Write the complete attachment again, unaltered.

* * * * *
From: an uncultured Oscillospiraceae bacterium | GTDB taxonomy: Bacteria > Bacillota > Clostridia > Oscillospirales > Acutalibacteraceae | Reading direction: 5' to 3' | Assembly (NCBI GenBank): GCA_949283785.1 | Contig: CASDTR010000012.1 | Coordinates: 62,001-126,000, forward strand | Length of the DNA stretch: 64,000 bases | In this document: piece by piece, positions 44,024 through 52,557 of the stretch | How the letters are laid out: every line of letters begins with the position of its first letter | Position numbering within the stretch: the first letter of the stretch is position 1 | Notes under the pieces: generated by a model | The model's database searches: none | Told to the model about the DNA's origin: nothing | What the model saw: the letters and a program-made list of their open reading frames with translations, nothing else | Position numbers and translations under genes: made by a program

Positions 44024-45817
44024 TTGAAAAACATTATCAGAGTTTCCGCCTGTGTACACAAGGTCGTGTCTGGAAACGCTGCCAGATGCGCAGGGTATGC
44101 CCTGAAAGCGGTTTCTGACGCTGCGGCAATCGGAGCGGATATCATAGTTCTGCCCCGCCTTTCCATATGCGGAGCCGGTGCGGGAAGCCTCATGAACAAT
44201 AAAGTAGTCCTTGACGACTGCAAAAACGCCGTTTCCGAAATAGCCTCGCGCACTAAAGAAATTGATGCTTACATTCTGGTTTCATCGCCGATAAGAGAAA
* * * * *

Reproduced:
From: an uncultured Oscillospiraceae bacterium | GTDB taxonomy: Bacteria > Bacillota > Clostridia > Oscillospirales > Acutalibacteraceae | Reading direction: 5' to 3' | Assembly (NCBI GenBank): GCA_949283785.1 | Contig: CASDTR010000012.1 | Coordinates: 62,001-126,000, forward strand | Length of the DNA stretch: 64,000 bases | In this document: piece by piece, positions 44,024 through 52,557 of the stretch | How the letters are laid out: every line of letters begins with the position of its first letter | Position numbering within the stretch: the first letter of the stretch is position 1 | Notes under the pieces: generated by a model | The model's database searches: none | Told to the model about the DNA's origin: nothing | What the model saw: the letters and a program-made list of their open reading frames with translations, nothing else | Position numbers and translations under genes: made by a program

Positions 44024-45817
44024 TTGAAAAACATTATCAGAGTTTCCGCCTGTGTACACAAGGTCGTGTCTGGAAACGCTGCCAGATGCGCAGGGTATGC
44101 CCTGAAAGCGGTTTCTGACGCTGCGGCAATCGGAGCGGATATCATAGTTCTGCCCCGCCTTTCCATATGCGGAGCCGGTGCGGGAAGCCTCATGAACAAT
44201 AAAGTAGTCCTTGACGACTGCAAAAACGCCGTTTCCGAAATAGCCTCGCGCACTAAAGAAATTGATGCTTACATTCTGGTTTCATCGCCGATAAGAGAAA